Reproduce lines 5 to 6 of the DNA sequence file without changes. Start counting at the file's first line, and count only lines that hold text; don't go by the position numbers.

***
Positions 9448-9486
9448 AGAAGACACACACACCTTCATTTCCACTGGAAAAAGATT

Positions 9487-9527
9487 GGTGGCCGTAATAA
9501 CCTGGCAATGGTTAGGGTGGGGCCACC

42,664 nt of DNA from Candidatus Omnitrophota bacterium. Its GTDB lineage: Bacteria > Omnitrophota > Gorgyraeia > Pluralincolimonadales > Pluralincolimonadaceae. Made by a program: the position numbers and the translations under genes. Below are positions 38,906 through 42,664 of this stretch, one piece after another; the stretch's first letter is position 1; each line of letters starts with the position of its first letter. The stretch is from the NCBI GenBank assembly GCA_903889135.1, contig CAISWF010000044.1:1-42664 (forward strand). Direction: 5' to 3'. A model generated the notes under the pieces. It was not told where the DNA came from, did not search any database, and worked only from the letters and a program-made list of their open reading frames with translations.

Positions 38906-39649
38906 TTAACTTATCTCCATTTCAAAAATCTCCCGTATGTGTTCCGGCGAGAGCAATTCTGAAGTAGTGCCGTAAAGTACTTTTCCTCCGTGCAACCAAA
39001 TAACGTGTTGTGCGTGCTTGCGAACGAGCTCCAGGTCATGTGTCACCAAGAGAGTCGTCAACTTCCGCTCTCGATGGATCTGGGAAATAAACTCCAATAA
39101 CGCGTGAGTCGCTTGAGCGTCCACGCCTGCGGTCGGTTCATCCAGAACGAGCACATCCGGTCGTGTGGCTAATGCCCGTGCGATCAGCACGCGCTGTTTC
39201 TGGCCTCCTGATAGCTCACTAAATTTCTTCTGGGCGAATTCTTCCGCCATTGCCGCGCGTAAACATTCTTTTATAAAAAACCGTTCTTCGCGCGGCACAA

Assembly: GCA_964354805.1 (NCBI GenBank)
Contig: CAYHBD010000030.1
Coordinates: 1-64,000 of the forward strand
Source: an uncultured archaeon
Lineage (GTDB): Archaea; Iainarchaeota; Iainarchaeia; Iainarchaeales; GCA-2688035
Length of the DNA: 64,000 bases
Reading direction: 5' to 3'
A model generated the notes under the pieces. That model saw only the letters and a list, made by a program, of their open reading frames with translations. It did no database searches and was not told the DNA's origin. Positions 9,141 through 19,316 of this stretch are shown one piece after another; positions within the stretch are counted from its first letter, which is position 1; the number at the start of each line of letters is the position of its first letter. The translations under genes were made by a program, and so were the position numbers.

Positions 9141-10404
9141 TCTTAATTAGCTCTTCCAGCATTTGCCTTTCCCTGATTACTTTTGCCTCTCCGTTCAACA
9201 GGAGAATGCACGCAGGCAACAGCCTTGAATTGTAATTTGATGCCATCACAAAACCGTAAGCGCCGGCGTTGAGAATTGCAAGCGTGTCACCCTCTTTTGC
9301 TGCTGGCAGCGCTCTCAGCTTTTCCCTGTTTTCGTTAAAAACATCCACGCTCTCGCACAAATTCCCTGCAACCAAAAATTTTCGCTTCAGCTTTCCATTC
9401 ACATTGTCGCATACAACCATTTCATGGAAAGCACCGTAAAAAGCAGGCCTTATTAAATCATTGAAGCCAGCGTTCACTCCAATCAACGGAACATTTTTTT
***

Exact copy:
9501 CCTGGCAATGGTTAGGGTGGGGCCACC

42,664 nt of DNA from Candidatus Omnitrophota bacterium. Its GTDB lineage: Bacteria > Omnitrophota > Gorgyraeia > Pluralincolimonadales > Pluralincolimonadaceae. Made by a program: the position numbers and the translations under genes. Below are positions 38,906 through 42,664 of this stretch, one piece after another; the stretch's first letter is position 1; each line of letters starts with the position of its first letter. The stretch is from the NCBI GenBank assembly GCA_903889135.1, contig CAISWF010000044.1:1-42664 (forward strand). Direction: 5' to 3'. A model generated the notes under the pieces. It was not told where the DNA came from, did not search any database, and worked only from the letters and a program-made list of their open reading frames with translations.